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#1 2009-03-15 19:18:09

Elvira Leleka
Member

Дом. задание. Перевод с листа.

Crisis-hit Russians tighten their belts
By Konstantin Rozhnov
Business reporter, BBC News

Many Russians have had to agree to huge salary cuts
What would you do if your income was slashed by 80% because of the continuing downturn?
What choice would you make if your bosses asked you and your colleagues to agree either to a 50% salary cut or to reducing the firm's workforce by half?
Such a choice might seem unreal to a lot of professionals in the West, whose rights are protected by laws and unions, as well as by history itself, as these rights have been in place for decades or even centuries.
But these questions are now a reality for some people in crisis-hit Russia as it comes to the end of a decade-long boom, the first time in its existence that this has happened in a free-market economy.
The problem is that many Russians still get the bigger part of their salaries "in envelopes", even despite a flat 13% rate of income tax. Their official salaries may be no more than a couple of hundred dollars.
It all seemed fine to them when they did not have to worry about their jobs. But now it leaves them unprotected.
Their bosses do not need to fear the cost of making them redundant, as the severance money, calculated as the sum of several official monthly salaries, would be tiny in comparison even with an employee's real one-month salary.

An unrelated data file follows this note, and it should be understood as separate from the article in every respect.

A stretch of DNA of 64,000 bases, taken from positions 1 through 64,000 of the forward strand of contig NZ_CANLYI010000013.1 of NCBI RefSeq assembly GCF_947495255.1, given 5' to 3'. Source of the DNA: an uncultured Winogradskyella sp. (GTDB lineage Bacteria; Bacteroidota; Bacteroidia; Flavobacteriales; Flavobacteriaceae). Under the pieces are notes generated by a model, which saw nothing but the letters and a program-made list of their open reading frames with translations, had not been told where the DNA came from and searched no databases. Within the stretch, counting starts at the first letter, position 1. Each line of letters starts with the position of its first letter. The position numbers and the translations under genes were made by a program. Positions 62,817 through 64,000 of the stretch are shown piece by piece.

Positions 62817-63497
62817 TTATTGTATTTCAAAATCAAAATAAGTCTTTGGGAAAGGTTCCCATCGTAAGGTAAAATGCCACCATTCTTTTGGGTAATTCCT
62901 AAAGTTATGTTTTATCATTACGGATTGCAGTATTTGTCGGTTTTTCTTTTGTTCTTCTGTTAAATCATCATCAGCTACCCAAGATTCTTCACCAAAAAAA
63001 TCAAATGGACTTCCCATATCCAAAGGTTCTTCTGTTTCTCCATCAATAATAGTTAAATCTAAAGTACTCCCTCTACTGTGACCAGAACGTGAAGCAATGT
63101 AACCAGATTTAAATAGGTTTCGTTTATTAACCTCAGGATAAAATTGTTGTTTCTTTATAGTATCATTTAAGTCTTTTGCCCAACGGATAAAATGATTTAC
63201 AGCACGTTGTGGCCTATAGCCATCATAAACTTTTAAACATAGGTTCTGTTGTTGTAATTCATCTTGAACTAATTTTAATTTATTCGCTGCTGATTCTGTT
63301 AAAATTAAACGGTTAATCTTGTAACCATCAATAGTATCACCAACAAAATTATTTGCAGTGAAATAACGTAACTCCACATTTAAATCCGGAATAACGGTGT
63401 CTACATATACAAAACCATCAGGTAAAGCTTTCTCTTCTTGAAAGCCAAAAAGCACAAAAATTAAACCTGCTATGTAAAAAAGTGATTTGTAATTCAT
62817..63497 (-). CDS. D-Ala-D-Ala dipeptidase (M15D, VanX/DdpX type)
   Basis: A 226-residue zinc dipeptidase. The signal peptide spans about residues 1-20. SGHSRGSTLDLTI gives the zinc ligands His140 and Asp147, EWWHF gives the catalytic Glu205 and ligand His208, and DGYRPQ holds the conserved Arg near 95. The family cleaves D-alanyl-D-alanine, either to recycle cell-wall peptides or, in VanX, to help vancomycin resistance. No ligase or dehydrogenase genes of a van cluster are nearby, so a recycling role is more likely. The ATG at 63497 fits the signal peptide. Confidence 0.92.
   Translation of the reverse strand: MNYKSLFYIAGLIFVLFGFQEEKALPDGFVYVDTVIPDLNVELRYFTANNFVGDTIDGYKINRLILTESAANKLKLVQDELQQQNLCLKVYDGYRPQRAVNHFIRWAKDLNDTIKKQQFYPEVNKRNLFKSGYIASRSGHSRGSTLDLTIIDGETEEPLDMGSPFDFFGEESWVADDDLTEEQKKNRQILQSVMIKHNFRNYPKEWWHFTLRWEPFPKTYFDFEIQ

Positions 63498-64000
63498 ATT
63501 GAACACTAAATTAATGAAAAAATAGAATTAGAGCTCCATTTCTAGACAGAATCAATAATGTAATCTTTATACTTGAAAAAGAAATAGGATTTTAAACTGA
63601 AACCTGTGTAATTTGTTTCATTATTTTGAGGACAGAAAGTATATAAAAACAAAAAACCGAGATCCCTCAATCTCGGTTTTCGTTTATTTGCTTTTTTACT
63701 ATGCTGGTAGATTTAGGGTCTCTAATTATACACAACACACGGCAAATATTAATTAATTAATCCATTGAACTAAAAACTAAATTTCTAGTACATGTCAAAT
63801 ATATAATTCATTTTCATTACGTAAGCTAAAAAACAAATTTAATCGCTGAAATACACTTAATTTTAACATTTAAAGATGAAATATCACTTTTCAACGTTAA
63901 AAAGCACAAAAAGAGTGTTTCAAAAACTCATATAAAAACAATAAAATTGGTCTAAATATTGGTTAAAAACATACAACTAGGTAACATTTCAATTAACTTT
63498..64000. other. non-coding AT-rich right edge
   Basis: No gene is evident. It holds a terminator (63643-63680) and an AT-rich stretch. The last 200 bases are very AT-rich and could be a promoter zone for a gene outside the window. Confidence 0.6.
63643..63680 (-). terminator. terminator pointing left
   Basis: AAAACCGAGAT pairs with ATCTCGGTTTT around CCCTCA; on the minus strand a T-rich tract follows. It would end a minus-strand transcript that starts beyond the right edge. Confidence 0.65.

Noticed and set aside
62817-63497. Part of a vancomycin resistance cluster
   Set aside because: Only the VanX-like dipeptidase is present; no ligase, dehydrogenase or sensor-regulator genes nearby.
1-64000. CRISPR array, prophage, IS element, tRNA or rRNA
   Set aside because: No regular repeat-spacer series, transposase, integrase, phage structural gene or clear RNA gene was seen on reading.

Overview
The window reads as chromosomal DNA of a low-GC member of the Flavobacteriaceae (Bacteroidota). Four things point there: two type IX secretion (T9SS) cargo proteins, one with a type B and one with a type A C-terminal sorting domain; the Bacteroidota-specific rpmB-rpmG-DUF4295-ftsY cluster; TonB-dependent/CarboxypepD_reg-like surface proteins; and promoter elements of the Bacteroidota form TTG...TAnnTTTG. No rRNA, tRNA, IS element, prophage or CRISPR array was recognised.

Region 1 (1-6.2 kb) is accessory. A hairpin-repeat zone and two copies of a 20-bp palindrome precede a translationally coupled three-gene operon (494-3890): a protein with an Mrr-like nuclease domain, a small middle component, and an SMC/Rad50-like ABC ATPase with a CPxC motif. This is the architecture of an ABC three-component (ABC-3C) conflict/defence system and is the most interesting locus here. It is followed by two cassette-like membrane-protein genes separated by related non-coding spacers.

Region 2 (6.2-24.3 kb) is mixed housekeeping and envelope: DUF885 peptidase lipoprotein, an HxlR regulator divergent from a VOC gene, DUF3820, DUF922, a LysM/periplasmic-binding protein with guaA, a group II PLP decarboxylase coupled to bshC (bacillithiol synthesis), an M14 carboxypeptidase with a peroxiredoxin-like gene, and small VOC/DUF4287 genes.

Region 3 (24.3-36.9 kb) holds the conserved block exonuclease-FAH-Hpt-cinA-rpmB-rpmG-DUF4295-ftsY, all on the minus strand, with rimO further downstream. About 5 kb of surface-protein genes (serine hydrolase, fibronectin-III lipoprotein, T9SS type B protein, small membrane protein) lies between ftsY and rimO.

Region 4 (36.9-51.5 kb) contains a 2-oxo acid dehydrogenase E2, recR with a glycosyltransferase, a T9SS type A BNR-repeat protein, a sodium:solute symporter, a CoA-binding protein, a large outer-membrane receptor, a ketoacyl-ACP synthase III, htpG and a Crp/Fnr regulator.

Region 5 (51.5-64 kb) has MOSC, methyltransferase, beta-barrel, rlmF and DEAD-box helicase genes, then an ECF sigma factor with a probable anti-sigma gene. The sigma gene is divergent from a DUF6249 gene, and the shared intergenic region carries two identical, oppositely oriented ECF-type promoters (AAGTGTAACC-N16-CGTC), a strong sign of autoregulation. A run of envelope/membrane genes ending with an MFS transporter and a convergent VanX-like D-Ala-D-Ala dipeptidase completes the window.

That is why many professionals, who have had to agree to a 30% salary cut, consider themselves relatively lucky.

New experience
Post-Soviet Russia was weak in the 1990s and many people were hit hard, first by painful economic reforms and then by the global financial crisis in 1998.

To accept the point of view of those who were expecting the crisis to come meant to go to a cemetery and bury yourself, as it meant selling your business

Konstantin, Moscow businessman
But in the following years, the country's economy became stronger, allowing many people to fulfil their dreams by buying cars and property and regularly going abroad on holidays.
Rapid growth, driven by rising oil and gas prices and record consumer spending, made a lot of Russians, especially young people, believe the boom would last forever.
Unlike their counterparts in the West, they could not expect their parents or grandparents to advise them on what to do if the situation changed.
Besides, the 1990s taught many Russians not to trust banks, investment funds or anybody but themselves with their money.
So for a lot of them, the 21st Century was all about investing in themselves, spending tirelessly on goods and services they wanted.
'No regrets'
The crisis began last autumn and swallowed a lot of jobs and businesses.
Alexander, 27, a marketing communications manager in a big Russian company, has been lucky so far.
He still has his job and his salary has not been reduced, meaning he has not had to change his usual style of living and was able to spend Christmas in Western Europe once again.

It is unpleasant to understand that any moment I can be made redundant or lose part of my salary, and it is beyond my power to influence this development

Alexander, marketing communications manager
But like many others, he does not know for sure what will happen next and whether he will have to rein in his spending, so that he can still afford, for example, his nice rented flat in the centre of Moscow.
He has good reason to worry. Some of his friends have already faced the same problems.